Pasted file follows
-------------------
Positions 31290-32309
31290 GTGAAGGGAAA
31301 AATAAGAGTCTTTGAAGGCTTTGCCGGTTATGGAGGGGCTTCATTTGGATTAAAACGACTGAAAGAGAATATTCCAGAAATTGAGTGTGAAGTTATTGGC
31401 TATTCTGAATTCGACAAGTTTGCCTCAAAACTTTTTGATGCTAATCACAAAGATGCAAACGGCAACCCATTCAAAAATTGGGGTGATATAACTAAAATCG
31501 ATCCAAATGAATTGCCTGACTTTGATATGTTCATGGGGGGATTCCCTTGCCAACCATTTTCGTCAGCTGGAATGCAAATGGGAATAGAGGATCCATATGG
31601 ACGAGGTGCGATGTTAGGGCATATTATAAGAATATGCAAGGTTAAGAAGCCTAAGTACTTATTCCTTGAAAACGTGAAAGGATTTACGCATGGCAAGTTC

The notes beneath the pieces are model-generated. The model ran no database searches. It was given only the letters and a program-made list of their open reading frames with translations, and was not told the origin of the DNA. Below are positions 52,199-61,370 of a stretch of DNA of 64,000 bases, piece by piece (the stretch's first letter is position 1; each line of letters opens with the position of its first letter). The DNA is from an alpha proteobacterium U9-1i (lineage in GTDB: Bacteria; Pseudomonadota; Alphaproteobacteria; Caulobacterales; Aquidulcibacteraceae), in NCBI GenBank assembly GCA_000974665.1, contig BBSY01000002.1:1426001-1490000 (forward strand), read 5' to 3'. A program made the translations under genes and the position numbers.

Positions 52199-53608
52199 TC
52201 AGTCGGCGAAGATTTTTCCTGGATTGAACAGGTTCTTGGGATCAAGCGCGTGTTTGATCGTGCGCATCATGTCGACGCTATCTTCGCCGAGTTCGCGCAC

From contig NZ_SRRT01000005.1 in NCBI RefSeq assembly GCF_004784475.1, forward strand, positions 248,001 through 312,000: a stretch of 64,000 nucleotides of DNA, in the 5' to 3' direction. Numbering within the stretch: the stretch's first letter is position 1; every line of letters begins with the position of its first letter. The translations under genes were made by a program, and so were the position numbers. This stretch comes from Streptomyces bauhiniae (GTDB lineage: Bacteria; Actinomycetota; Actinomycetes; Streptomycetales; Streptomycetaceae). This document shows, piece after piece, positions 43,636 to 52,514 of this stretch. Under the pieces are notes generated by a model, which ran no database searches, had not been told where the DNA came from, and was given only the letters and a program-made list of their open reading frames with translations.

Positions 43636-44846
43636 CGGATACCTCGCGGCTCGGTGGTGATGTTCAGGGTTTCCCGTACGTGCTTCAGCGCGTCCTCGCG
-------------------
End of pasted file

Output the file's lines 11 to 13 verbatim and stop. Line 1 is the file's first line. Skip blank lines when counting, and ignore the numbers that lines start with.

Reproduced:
From contig NZ_SRRT01000005.1 in NCBI RefSeq assembly GCF_004784475.1, forward strand, positions 248,001 through 312,000: a stretch of 64,000 nucleotides of DNA, in the 5' to 3' direction. Numbering within the stretch: the stretch's first letter is position 1; every line of letters begins with the position of its first letter. The translations under genes were made by a program, and so were the position numbers. This stretch comes from Streptomyces bauhiniae (GTDB lineage: Bacteria; Actinomycetota; Actinomycetes; Streptomycetales; Streptomycetaceae). This document shows, piece after piece, positions 43,636 to 52,514 of this stretch. Under the pieces are notes generated by a model, which ran no database searches, had not been told where the DNA came from, and was given only the letters and a program-made list of their open reading frames with translations.

Positions 43636-44846
43636 CGGATACCTCGCGGCTCGGTGGTGATGTTCAGGGTTTCCCGTACGTGCTTCAGCGCGTCCTCGCG